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Caithness News Bulletins March 2006

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Emergency Services Northern Constabulary  
Northern Constabulary’s Chief Constable gave a key note speech at a major conference today aimed at reducing violence in Scotland.

Chief Constable Ian Latimer spoke of the devastating effect violence can have on communities across the country.

The conference – ‘An Alliance for a Safer Future’ – was organised by the Violence Reduction Unit. Opened by Justice Minister Cathy Jamieson MSP, the aim of the conference was to put violence reduction on everyone’s agenda.

More than 250 delegates from a host of organisations including police, health, education, social work and enterprise, attended the event in Glasgow’s Royal Concert Hall.

Speaking at the conference, Chief Constable Latimer, said: “The police service in Scotland is acutely aware of the impact violence has on communities throughout the country. While the impact may vary between urban housing schemes and rural villages, the negative and inhibiting affect on individuals and families is universal. We have, for some time, been aware that our efforts alone will not resolve the problem of violence, but rather concerted and co-ordinated action involving every individual and organisation with a responsibility or interest in reducing violence making Scotland safer for everyone.”

Mr Latimer, who is chair of the ACPOS Crime Business Area, explained: “Our experience in Northern Constabulary in many respects, mirrors that of other areas. The person who is statistically most likely to become a victim of violence will be a young man aged between 16 and 20, and the perpetrator is also likely be a young man in the same age group.

“The assault is most likely to happen on a Friday and Saturday, and it’s most likely that both will have been drinking. This is true across Scotland from Inverness to Glasgow.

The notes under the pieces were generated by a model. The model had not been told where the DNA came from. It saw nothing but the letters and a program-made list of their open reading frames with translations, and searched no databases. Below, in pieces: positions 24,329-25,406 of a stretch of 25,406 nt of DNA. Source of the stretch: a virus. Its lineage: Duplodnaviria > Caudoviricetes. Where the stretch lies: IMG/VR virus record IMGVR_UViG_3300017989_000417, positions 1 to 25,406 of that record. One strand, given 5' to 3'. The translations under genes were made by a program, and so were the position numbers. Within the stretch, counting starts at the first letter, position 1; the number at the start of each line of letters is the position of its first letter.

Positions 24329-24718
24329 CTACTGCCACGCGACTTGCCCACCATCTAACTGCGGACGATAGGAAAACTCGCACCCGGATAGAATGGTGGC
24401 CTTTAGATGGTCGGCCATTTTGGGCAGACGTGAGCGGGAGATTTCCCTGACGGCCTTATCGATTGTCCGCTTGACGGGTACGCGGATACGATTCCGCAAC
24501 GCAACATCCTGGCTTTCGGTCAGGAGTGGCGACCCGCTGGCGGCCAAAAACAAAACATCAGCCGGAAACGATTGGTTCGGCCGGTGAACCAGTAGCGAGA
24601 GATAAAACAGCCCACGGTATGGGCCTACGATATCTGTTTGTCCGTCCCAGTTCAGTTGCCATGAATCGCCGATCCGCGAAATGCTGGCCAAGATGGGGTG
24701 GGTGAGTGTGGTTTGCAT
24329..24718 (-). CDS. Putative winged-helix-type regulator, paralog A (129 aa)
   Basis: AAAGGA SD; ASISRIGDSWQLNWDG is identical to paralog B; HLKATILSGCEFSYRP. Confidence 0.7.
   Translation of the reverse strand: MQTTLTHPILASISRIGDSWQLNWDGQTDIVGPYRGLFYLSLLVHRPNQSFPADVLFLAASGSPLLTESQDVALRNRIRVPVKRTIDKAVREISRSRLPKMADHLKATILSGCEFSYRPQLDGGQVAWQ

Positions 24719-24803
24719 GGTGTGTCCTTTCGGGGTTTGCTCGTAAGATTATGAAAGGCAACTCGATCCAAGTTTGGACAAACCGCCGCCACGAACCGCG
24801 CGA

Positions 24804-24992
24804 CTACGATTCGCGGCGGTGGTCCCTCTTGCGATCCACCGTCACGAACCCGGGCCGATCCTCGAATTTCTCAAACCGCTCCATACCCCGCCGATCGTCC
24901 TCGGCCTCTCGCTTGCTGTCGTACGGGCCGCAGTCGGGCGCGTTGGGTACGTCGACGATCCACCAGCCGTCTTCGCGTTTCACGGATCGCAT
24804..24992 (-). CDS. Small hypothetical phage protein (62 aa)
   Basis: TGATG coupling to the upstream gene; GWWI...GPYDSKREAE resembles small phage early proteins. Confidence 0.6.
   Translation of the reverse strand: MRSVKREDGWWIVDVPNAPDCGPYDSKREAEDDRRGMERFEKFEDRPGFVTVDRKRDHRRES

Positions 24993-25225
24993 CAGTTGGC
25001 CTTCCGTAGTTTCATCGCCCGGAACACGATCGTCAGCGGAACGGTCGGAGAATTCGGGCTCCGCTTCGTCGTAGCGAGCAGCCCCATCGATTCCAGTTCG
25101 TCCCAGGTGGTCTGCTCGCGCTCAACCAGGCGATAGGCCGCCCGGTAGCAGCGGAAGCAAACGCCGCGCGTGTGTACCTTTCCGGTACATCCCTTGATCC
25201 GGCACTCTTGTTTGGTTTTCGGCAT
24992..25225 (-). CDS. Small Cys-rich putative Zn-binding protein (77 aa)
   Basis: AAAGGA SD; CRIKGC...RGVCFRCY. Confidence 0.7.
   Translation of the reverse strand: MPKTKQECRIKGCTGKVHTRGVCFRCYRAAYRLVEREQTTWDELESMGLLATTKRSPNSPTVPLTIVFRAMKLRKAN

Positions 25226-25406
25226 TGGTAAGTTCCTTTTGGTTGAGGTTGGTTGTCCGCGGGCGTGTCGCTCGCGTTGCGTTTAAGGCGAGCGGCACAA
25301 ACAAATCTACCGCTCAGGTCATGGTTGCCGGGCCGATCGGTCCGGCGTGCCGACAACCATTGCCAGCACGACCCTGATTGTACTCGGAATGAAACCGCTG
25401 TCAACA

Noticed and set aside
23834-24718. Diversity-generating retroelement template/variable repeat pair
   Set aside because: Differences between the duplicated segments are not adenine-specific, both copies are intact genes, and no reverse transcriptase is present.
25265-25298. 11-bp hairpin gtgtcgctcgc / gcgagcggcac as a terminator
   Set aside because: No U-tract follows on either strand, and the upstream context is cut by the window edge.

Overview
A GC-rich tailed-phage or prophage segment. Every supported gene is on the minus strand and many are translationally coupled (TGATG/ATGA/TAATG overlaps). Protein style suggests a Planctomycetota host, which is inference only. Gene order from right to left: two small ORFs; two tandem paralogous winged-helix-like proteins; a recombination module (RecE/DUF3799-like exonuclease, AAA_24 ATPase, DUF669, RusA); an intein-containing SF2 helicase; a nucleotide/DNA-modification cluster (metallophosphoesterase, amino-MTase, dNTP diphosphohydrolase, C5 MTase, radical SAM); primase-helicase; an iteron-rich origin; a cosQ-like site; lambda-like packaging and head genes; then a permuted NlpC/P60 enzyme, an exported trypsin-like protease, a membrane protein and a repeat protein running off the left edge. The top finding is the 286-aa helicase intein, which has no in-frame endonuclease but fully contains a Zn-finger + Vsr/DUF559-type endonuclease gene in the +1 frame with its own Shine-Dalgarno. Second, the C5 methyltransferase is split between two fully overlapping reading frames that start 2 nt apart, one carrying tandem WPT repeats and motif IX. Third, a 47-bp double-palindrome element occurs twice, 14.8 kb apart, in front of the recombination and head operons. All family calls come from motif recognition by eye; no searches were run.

“These same age groups are the ones who are most likely to carry offensive weapons including knives. In last year’s figures in my own force, there were 210 cases of possession of an offensive weapon and 75 of carrying a knife. Now these numbers perhaps appear very small in comparison to some other Force areas, but the point, is we detected 75 people carrying knives, which represent the potential for serious violence - even murder.”  Mr Latimer explained that police had dealt with the problem in the same manner for decades, yet levels of violence have remained relatively constant.

He added: “In recent years we have successfully reduced the incidence of many types of crime. Crimes of dishonesty for instance, are at record lows and their decline has been consistent over the past decade. Our detection rates in Scotland for all types of crime are the envy of many Forces elsewhere.

“Detection rates are often of little consolation to the victims of violence and we need to start looking at identifying and addressing some of the causes of violent behaviour, rather than treating only the symptoms. We want to try and prevent violence from happening in the first place.”

Forces across Scotland, including Northern, have signed up to a year-long anti-violence campaign. The Safer Scotland campaign includes a knives and weapons amnesty which starts on Wednesday 24 May 2006.

Mr Latimer added: “The challenge that violence presents cannot be tackled without committed and collaborative partnerships, focused on a shared agenda and a common aim. Violence affects us all, as citizens and professionals, it inhibits the aspirations of communities and individuals and it has been with us too long, but we have advantages in Scotland that make a sustained reduction in violence achievable. There is not doubt that change will take time, but we must be brave and make a start.

“I give you my commitment and that of my fellow Chief Constables in Scotland, that we will work in real partnership with everyone to bring about the changes in attitude and society that will reduce violence for good, that will reduce the numbers of victims, that will increase communities wellbeing, that will make Scotland a safer place for everyone.”